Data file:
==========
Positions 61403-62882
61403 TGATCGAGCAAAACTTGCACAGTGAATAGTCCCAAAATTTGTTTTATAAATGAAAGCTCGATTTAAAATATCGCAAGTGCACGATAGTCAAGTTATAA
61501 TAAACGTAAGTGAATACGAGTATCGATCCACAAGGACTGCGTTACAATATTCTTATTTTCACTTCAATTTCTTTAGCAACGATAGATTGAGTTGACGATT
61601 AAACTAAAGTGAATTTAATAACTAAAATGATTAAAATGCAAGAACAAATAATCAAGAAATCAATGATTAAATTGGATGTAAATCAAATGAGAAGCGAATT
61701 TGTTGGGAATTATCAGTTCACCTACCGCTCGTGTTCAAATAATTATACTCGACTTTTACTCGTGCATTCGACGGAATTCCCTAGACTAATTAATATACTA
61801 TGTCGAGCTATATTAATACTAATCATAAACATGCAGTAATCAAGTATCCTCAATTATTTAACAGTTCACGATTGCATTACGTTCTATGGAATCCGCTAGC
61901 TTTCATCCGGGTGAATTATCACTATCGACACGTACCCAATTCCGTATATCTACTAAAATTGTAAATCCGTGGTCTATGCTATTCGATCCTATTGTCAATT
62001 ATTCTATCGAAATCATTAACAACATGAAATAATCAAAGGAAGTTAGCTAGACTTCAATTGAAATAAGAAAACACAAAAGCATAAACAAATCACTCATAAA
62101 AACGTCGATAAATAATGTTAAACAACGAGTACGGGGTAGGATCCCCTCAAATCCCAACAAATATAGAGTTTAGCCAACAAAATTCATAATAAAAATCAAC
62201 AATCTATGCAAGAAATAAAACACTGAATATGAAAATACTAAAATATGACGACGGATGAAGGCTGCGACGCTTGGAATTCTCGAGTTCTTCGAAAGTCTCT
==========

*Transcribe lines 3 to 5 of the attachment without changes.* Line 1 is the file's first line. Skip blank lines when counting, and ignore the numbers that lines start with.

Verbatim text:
61501 TAAACGTAAGTGAATACGAGTATCGATCCACAAGGACTGCGTTACAATATTCTTATTTTCACTTCAATTTCTTTAGCAACGATAGATTGAGTTGACGATT
61601 AAACTAAAGTGAATTTAATAACTAAAATGATTAAAATGCAAGAACAAATAATCAAGAAATCAATGATTAAATTGGATGTAAATCAAATGAGAAGCGAATT
61701 TGTTGGGAATTATCAGTTCACCTACCGCTCGTGTTCAAATAATTATACTCGACTTTTACTCGTGCATTCGACGGAATTCCCTAGACTAATTAATATACTA